Early this month, CGD co-hosted a conference with the Inter-American Development Bank (IDB), highlighting progress, challenges, and lessons learned from the first phase of the Salud Mesoamerica Initiative (SMI), a seven-year-old results-based funding (RBF) partnership between donors and national governments in health. Uniquely, the event brought together country governments, external funders, intermediaries, and evaluators—from different stages of the program—to discuss motivations, results, issues, and lessons learned.
CGD Policy Blogs
Here at CGD, we’re always working on new ideas to stay on top of the rapidly changing global development landscape. Whether it’s examining new technologies with the potential to alleviate poverty, presenting innovative ways to finance global health, assessing changing leadership at international institutions, or working to maximize results in resource-constrained environments, CGD’s experts are at the forefront of practical policy solutions to reduce global poverty and inequality. Get an in-depth look below at their thoughts on the 2018 global development landscape.
Last week I participated in the launch of a new Lancet series on universal health coverage (UHC) in Latin America, which aims to showcase and contextualize how the UHC experience has played out to date in the region.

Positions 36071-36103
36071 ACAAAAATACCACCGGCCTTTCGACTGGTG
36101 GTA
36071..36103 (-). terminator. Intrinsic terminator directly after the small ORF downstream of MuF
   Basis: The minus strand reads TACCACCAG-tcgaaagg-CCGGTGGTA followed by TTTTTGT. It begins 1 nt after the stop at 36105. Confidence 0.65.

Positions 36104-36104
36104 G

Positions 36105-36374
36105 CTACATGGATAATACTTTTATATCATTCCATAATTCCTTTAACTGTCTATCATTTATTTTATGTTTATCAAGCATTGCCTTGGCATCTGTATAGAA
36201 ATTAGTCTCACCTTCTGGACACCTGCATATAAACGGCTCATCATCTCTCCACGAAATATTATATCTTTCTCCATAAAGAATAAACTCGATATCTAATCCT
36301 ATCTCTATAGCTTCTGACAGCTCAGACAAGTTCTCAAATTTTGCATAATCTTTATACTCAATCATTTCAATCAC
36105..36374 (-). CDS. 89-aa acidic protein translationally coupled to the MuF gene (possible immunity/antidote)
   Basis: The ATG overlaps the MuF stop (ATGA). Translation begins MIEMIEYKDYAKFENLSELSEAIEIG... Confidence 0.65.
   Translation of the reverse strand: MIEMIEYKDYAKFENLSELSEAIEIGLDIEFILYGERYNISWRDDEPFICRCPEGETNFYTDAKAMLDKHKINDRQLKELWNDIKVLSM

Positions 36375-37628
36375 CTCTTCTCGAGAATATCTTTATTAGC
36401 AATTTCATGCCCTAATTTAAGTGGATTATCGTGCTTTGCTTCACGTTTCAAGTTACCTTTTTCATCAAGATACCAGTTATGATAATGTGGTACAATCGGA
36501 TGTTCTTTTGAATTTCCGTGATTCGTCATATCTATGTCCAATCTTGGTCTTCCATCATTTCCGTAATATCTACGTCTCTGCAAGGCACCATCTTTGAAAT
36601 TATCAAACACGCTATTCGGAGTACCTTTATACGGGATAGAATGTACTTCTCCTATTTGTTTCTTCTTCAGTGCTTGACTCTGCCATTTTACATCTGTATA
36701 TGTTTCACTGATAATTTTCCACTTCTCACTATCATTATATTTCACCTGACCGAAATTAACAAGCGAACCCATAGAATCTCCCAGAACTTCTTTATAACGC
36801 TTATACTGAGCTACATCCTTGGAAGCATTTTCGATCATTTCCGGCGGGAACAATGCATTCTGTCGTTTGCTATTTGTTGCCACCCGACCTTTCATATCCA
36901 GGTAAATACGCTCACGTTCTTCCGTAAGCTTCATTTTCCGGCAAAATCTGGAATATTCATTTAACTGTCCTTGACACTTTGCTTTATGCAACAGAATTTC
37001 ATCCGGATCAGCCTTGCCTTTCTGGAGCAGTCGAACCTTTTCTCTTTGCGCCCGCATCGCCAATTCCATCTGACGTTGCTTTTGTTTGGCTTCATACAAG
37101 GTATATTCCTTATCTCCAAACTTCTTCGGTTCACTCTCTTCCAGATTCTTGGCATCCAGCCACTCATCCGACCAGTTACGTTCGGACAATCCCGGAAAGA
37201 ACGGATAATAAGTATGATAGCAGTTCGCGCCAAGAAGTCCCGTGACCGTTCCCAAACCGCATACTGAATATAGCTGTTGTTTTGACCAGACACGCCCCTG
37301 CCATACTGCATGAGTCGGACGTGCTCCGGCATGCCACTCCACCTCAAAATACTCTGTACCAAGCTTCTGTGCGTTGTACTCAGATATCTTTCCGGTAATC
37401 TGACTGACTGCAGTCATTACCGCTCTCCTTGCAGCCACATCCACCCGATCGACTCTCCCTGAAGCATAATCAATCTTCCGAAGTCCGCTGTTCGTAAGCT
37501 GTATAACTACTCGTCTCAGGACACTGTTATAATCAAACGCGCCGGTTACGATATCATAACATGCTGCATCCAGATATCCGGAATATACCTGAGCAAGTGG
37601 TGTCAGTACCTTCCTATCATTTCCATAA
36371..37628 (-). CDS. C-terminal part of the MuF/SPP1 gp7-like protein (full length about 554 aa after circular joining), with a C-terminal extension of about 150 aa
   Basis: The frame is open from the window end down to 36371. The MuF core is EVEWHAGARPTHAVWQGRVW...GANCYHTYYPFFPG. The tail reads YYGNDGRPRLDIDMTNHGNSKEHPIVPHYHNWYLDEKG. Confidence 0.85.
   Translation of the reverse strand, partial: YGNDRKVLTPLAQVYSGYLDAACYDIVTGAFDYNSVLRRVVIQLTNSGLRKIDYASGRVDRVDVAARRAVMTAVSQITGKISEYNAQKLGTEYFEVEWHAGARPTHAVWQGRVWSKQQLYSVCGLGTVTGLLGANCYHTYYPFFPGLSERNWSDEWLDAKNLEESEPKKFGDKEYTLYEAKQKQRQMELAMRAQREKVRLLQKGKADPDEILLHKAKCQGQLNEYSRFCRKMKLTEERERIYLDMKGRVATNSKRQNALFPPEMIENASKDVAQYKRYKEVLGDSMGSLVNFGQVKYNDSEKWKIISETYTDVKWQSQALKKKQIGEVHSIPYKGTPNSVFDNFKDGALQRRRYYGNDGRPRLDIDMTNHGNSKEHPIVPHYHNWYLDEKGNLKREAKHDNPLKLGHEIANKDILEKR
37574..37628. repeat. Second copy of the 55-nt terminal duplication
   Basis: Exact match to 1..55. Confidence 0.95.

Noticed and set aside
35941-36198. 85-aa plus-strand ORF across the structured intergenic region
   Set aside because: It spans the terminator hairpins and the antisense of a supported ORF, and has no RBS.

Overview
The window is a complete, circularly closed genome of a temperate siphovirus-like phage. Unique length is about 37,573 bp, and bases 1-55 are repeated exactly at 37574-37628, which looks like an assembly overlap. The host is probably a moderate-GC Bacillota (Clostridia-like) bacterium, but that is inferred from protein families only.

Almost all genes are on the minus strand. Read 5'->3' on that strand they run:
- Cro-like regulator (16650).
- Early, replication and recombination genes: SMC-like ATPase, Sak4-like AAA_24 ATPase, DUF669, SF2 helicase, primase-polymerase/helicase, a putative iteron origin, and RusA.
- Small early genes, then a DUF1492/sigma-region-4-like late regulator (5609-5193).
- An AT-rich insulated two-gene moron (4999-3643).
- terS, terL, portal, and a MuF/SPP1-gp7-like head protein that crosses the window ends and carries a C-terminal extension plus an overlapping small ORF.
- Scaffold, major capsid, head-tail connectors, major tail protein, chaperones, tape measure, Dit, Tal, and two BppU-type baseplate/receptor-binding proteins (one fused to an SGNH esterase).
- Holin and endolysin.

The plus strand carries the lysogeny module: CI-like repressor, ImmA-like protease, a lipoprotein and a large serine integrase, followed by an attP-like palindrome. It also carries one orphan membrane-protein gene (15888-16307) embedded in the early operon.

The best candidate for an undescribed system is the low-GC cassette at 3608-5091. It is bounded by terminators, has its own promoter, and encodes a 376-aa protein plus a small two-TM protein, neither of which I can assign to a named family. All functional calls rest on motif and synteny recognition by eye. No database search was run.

Argentina is a highly decentralized federal country, where more than 70% of public spending on health happens sub-nationally by independent provincial governments. Since budgetary transfers between levels of government have no conditions attached, the federal government has often struggled to influence the efficiency and impact of provincial government spending.
At the Inter-American Development Bank’s (IDB) recent annual meeting in Panama, the two richest men in the world –Carlos Slim and Bill Gates- discussed their contributions to a little known public-private partnership that aims to improve the health status of the poorest Central Americans and Mexicans – Salud Mesoamerica 2015 or SM2015.
This is a joint post with Kate McQueston.
"Every country, no matter how wealthy or how impoverished, cannot afford to waste money in healthcare on health technology that does not contribute to health."
These words were spoken by Harvey V. Fineberg, the President of the Institute of Medicine, at a recent event co-hosted by CGD and PAHO, which highlighted the importance of supporting health technology assessment (HTA) in the Americas. Low-and middle-income countries are increasingly interested in building capacity for priority setting, particularly in regards to public funding in a time where pressures to incorporate costly new technologies are on the rise and donor contributions are stagnating. Over the past five years Brazil, Chile, Costa Rica, Colombia, Croatia, Estonia, the Republic of Korea, Malaysia, and Uruguay have also added health technology assessment agencies—tasked with varying responsibilities, including the generation or coordination of health technology assessment and budget impact analysis, as well as the creation recommendations for coverage or reimbursement decisions related to public spending.